How to Manage Spasticity and Multiple Sclerosis

How to Manage Spasticity and Multiple Sclerosis

Coping with Multiple Sclerosis (MS) can bring numerous challenges. One common issue affecting many MS patients is spasticity.

Although spasticity significantly impacts your life, a proactive approach and close collaboration with your healthcare team can help lessen its impact.

Watch the Video: How to Manage Spasticity and Multiple Sclerosis

What is Spasticity?

The stiffening or tightening of muscles that impedes normal fluid movement. The American Association of Neurological Surgeons (AANS) states that spasticity occurs when muscles remain contracted and resist being stretched, impacting movement, speech, and gait.

Statistics indicate that approximately 60–84% of people living with MS experience spasticity to varying degrees. This manifests as muscle spasms, tightness, and pain, significantly influencing day-to-day tasks and quality of life.

How to Manage Spasticity and Multiple Sclerosis

Causes of Spasticity in MS

Spasticity in MS occurs due to damage to the myelin covering nerves that control movement. This damage disrupts nerve impulses, causing them to slow down or stop altogether, resulting in neurological problems.

Additionally, environmental factors such as extreme temperatures, humidity, or wearing tight clothing can sometimes trigger spasticity in individuals with MS.

How to Manage Spasticity and Multiple Sclerosis

The Impact of Cold Weather

For many MS patients, spasticity tends to worsen in cold weather. Cold weather is one of the most common factors for worsening spasticity, according to the National Multiple Sclerosis Society.

The cold can exacerbate muscle stiffness and tightness, making movement more challenging. Understanding and managing how this seasonal variation impacts you can be crucial in developing effective coping strategies.

How to Manage Spasticity and Multiple Sclerosis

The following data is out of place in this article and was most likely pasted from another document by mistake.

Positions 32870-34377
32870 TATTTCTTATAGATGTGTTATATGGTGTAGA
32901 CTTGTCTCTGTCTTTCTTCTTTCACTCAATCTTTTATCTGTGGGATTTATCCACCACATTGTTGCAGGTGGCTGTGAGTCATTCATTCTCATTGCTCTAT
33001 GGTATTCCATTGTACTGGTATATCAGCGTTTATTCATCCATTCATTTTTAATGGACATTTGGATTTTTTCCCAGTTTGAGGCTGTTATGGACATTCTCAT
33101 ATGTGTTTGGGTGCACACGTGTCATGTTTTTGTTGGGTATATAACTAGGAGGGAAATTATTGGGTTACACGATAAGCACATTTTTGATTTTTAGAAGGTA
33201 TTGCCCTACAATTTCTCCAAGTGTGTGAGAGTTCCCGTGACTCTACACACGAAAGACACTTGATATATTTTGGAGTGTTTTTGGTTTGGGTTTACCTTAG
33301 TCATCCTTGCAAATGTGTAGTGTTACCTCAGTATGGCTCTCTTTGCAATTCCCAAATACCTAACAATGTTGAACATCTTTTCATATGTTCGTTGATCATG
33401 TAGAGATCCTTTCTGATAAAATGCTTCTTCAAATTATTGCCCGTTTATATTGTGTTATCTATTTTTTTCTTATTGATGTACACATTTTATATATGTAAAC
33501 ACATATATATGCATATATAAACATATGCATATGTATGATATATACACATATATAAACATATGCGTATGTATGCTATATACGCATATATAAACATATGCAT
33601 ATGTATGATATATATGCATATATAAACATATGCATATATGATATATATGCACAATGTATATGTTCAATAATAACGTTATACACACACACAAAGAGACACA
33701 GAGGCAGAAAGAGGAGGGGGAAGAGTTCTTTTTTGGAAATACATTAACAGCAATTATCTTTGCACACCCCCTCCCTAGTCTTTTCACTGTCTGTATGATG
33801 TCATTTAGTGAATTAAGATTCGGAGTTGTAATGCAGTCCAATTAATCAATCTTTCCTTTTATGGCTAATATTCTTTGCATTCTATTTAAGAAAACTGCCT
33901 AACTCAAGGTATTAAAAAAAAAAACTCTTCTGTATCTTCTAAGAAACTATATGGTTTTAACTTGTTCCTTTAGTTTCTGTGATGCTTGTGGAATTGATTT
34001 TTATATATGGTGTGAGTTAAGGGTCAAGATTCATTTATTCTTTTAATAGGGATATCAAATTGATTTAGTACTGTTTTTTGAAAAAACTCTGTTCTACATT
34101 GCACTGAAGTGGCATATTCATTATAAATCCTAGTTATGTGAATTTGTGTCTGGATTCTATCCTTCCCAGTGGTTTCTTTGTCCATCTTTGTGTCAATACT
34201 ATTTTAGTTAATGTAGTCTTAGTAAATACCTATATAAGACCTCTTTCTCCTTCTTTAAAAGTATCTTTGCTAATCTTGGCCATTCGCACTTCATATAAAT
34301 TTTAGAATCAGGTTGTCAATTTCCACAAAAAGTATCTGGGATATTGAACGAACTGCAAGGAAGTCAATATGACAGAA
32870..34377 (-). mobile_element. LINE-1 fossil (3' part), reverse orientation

Spasticity vs. Spasms

It’s essential to differentiate between spasticity and spasms. While spasticity involves sustained muscle tightness and resistance to stretching, spasms are sudden, involuntary muscle contractions. Recognizing these differences can be vital in tailoring appropriate management approaches.

Tips for Managing MS Spasticity

Stretching: Incorporate regular stretching exercises to maintain muscle flexibility.

Regular Exercise:  Try engaging in a consistent exercise routine, focusing on suitable activities that promote mobility and strength.

Take Regular Breaks: Integrate breaks throughout the day to move and stretch, preventing muscle stiffness from setting in.

Set Alarms: Use alarms at regular intervals to remind yourself to stand up, move around, and perform gentle stretches.

Work with Qualified Therapists: Collaborate with a physical or occupational therapist to strengthen your muscles, improve flexibility, and adapt activities to help reduce spasticity.

Electric Stimulators: Consult your rehabilitation team about the potential benefits of electric stimulators for managing spasticity.

Medication: Discuss supplemental medicines with your doctor to help ease spasticity symptoms.

Identify Triggers: Work closely with your healthcare team to identify specific triggers for your spasticity and develop strategies to minimize their impact.

Managing spasticity in MS is a multifaceted process that requires a personalized approach. By incorporating these tips and working closely with your healthcare team, you can take proactive steps toward alleviating the impact of spasticity on your daily life, ultimately enhancing your overall well-being.

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